However, our reading of the settlement does not support the suggestion that all 300,000 reservation acres will become federalized: the deal sets a "permanent" cap of 25,000 acres that can be under Oneida sovereign control, which may be taken into trust by the Department of Interior. Under the language in the deal, the Oneidas Nation expressly waives their rights of sovereignty over any land above the cap amount.
On the other hand, since the Oneida Nation is allowed to purchase approximately 7,000 additional acres to take into trust, that does raise the question of where those parcels may fall.
Fear of shale gas development
Some fear that fracking will begin once the lands are taken into trust. However, whether gas will be developed on Oneida land is a complicated question.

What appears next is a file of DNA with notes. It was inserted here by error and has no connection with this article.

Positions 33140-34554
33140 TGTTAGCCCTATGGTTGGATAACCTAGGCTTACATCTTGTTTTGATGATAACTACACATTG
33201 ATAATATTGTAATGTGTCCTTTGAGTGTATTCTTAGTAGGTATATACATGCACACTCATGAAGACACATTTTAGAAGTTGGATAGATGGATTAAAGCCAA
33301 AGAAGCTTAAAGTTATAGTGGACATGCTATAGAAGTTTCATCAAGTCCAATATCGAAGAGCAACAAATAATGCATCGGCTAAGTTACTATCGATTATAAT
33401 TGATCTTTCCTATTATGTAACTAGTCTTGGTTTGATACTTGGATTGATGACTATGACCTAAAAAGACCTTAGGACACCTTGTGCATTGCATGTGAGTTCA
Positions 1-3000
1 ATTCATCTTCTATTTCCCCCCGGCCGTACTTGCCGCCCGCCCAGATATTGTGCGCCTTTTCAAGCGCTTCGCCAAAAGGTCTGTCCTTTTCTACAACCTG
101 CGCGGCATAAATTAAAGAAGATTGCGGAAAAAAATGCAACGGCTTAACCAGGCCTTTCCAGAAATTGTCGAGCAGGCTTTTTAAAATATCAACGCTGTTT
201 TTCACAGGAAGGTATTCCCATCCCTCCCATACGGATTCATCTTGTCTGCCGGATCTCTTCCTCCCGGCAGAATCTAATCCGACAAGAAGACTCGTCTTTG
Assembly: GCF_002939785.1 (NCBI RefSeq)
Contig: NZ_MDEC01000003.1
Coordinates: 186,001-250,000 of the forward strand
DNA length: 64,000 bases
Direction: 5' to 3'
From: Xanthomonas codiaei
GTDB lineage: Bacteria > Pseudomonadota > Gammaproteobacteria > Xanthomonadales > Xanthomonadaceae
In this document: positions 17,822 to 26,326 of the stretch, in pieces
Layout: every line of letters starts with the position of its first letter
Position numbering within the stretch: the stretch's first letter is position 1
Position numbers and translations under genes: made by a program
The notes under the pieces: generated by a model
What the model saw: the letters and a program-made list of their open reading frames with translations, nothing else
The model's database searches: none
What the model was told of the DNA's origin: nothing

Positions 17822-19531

The Oneidas and Onondagas are neighboring members of the Iroquois League. While the Onondagas have demonstrated a clear anti-fracking stance, under Halbritter's leadership, the Oneida Nation appears more open to developing natural gas. The Oneidas have shown interest in drilling on tribal property before, hoping to use the gas to power their casino. Vertical, low-volume drilling has historically been done in the area and, via the firm, Ardent Resources, the Oneida Nation purchased 123 gas leases. However, that was in 2004, well before fracking was on most people's radar, and before the Halliburton Loophole was added to federal energy policy in 2005, a change that removed fracking from oversight within the Clean Air and Clean Water Acts, and launched the modern fracking era.